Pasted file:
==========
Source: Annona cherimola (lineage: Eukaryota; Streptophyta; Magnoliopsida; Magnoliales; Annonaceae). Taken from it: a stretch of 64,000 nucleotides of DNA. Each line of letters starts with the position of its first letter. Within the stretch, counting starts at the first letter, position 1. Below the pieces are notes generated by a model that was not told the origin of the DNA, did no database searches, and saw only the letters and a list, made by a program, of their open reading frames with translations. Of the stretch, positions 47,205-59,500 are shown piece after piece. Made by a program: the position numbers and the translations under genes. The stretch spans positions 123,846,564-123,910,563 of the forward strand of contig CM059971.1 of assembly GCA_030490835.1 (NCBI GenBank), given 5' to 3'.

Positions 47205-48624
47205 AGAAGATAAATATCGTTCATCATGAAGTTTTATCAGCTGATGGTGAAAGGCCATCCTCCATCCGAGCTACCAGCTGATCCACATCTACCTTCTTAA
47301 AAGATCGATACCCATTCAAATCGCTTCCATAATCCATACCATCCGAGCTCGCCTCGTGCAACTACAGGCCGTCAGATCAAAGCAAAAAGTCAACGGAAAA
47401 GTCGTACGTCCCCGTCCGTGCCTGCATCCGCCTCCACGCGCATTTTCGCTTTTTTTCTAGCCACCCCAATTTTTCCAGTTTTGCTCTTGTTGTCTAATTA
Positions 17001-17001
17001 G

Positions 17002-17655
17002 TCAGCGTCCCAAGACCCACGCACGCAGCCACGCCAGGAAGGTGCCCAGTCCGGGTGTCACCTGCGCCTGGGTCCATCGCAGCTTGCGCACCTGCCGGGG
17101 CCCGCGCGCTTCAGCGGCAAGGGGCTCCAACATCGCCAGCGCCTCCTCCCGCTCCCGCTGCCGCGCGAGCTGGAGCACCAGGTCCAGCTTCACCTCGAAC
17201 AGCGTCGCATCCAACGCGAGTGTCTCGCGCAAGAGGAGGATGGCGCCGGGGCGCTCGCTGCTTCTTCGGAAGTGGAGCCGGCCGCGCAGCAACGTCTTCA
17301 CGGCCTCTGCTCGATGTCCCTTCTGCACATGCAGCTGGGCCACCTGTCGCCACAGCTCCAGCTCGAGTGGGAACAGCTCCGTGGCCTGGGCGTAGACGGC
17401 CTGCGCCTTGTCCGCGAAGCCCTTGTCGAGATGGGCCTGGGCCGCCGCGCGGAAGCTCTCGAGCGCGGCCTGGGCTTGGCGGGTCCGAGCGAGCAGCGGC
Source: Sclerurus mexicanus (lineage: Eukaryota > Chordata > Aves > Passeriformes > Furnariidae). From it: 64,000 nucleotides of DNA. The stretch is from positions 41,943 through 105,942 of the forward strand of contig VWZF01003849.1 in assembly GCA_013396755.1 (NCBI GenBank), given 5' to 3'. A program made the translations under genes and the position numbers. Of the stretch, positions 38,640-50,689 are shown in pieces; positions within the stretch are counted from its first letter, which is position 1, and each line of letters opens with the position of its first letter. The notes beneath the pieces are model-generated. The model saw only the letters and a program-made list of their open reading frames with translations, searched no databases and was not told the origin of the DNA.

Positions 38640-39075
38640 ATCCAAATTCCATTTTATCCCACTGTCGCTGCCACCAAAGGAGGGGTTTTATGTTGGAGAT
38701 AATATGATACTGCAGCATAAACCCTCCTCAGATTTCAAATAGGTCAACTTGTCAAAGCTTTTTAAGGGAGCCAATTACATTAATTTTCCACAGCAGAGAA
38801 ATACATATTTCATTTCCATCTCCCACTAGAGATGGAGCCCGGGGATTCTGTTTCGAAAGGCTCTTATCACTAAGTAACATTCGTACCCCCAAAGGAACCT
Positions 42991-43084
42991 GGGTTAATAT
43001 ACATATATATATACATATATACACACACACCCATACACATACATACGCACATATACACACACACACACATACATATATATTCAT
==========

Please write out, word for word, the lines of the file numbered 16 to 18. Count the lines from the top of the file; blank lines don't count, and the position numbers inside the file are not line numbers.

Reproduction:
38640 ATCCAAATTCCATTTTATCCCACTGTCGCTGCCACCAAAGGAGGGGTTTTATGTTGGAGAT
38701 AATATGATACTGCAGCATAAACCCTCCTCAGATTTCAAATAGGTCAACTTGTCAAAGCTTTTTAAGGGAGCCAATTACATTAATTTTCCACAGCAGAGAA
38801 ATACATATTTCATTTCCATCTCCCACTAGAGATGGAGCCCGGGGATTCTGTTTCGAAAGGCTCTTATCACTAAGTAACATTCGTACCCCCAAAGGAACCT